Note: Chart 43a - Proportionate mortality ratio (PMR) of 1.0 means the group has the same risk of death from a given cause as the general U.S. population (matched statistically for age, race, and sex); 1.25 means a 25% higher risk of death than the general population from the listed cause.

Chart 43b - Total of 10,528 current and former DOE workers examined 1996-2006. Abnormal chest x-rays include pleural and parenchymal abnormalities. Any pleural abnormality was defined as the presence of any notation of positive findings according to sections 3A-D of the NIOSH ILO coding form and/or any parenchymal abnormality defined as ILO profusion score of 1/0 or greater.

Chart 43d - In 2001, 9.6% (or 64,200) of construction establishments (employers) required respirator use. Percentages in chart refer to these establishments.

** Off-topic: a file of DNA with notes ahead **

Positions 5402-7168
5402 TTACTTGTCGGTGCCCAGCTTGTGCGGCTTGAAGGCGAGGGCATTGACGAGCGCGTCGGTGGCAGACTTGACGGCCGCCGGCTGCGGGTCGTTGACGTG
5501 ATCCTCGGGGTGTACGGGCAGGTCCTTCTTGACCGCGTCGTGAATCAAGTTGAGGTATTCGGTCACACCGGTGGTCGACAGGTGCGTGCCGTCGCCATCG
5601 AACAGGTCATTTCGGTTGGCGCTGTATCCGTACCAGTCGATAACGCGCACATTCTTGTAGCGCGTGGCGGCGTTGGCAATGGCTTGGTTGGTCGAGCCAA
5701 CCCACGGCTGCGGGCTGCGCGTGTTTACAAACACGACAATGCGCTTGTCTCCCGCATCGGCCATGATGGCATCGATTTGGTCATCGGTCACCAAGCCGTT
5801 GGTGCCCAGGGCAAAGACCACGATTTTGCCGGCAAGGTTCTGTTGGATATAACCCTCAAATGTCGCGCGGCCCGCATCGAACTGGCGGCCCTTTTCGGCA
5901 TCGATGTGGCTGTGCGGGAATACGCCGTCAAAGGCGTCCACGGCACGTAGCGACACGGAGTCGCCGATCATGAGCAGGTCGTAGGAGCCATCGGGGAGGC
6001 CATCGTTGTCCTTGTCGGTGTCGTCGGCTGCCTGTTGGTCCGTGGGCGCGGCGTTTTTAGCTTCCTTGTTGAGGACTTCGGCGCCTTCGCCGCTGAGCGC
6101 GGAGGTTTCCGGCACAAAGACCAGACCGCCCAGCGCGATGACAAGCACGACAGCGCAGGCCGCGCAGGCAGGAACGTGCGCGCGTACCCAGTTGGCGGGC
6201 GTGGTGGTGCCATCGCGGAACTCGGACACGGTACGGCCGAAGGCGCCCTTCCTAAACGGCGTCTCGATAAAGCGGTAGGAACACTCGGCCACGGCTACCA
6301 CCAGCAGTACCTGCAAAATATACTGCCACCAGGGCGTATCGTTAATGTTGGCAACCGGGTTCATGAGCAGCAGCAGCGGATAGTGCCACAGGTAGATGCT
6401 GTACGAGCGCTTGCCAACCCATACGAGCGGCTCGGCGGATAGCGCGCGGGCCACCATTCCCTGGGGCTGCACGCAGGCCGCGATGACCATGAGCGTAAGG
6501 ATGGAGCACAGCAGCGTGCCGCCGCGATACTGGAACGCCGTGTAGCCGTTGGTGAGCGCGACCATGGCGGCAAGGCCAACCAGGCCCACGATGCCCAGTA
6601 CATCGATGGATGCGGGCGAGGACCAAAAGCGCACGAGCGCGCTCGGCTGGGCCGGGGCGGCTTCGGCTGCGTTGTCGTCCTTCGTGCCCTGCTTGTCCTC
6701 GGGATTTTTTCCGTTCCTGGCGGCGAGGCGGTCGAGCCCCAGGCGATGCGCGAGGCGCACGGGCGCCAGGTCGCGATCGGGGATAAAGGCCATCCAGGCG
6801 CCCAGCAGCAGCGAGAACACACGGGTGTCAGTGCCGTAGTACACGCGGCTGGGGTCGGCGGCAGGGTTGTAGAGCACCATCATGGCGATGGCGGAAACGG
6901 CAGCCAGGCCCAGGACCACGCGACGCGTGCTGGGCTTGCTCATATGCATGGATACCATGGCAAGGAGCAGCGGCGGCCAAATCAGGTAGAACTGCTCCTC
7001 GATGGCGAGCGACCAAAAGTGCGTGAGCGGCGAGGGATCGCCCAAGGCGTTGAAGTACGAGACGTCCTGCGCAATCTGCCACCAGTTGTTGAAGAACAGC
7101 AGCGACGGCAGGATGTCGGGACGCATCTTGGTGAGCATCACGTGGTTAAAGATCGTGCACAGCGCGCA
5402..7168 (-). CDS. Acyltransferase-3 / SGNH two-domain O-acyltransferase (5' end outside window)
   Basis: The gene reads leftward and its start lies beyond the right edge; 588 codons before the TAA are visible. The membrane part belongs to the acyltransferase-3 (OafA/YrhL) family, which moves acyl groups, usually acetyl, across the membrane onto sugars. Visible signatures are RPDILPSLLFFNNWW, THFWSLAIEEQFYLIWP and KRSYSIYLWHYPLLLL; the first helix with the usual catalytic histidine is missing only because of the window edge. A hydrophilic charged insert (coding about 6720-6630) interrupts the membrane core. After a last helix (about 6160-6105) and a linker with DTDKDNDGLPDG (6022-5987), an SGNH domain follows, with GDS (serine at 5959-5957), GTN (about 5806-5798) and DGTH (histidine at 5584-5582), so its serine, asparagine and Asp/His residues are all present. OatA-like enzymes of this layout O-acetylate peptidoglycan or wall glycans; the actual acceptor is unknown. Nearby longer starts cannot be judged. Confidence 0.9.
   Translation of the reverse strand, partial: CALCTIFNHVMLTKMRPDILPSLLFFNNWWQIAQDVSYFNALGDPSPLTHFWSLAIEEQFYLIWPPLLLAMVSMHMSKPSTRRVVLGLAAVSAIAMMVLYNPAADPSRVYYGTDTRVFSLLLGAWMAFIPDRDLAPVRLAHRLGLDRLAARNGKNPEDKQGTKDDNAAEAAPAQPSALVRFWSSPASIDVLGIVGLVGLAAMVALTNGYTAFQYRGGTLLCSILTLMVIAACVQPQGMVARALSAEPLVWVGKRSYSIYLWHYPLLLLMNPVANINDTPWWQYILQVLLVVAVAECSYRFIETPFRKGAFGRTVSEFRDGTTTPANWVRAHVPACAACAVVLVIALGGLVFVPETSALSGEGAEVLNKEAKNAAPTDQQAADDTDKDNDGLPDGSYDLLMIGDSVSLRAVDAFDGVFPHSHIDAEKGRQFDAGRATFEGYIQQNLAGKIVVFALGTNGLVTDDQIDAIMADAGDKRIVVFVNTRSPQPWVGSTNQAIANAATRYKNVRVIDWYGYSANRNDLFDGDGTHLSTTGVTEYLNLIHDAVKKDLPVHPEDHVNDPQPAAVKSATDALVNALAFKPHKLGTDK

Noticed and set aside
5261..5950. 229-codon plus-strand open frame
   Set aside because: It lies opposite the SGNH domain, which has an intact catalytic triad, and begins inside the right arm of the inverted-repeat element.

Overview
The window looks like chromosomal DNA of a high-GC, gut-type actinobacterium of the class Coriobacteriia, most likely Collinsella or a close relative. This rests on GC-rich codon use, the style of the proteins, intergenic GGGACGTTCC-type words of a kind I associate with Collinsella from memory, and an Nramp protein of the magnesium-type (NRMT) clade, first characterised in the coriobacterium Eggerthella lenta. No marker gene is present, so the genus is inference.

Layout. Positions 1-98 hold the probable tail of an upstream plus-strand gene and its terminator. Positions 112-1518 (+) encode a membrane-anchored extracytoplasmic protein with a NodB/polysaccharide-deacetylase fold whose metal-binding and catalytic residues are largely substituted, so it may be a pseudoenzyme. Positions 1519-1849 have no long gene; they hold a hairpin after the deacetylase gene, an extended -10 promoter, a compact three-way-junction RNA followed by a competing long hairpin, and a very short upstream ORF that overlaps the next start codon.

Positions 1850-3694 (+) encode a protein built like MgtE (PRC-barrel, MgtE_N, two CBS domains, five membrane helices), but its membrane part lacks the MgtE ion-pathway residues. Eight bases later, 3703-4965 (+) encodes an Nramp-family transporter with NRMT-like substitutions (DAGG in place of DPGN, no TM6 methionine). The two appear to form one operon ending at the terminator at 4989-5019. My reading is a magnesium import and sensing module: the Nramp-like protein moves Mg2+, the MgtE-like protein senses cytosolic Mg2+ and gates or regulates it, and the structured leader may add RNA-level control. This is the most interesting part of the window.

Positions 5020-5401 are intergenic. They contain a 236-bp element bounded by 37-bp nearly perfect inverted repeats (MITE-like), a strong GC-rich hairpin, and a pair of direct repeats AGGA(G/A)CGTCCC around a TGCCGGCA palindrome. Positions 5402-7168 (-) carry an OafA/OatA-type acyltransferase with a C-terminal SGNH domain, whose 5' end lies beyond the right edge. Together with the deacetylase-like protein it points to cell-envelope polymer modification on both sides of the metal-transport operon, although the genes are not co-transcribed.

Chart 43a - The National Institute for Occupational Safety and Health (NIOSH). 2006. National Occupational Respiratory Mortality System (NORMS). U.S. Department of Health and Human Services, Division of Respiratory Disease Studies, Surveillance Branch, (Accessed November 2007).

Chart 43b - John M. Dement, Laura Welch, Eula Bingham, Buck Cameron, Carol Rice, Patricia Quinn, and Knut Ringen. 2003. Surveillance of Respiratory Diseases Among Construction and Trade Workers at Department of Energy Nuclear Sites. American Journal of Industrial Medicine, 43(65):559-573; updated through 2007 (unpublished data).

Charts 43c and 43d - U.S. Bureau of Labor Statistics, National Institute for Occupational Safety and Health. September 2003. Respirator Usage in Private Sector Firms, 2001. Text table 3 and Table 70, (Accessed November 2007).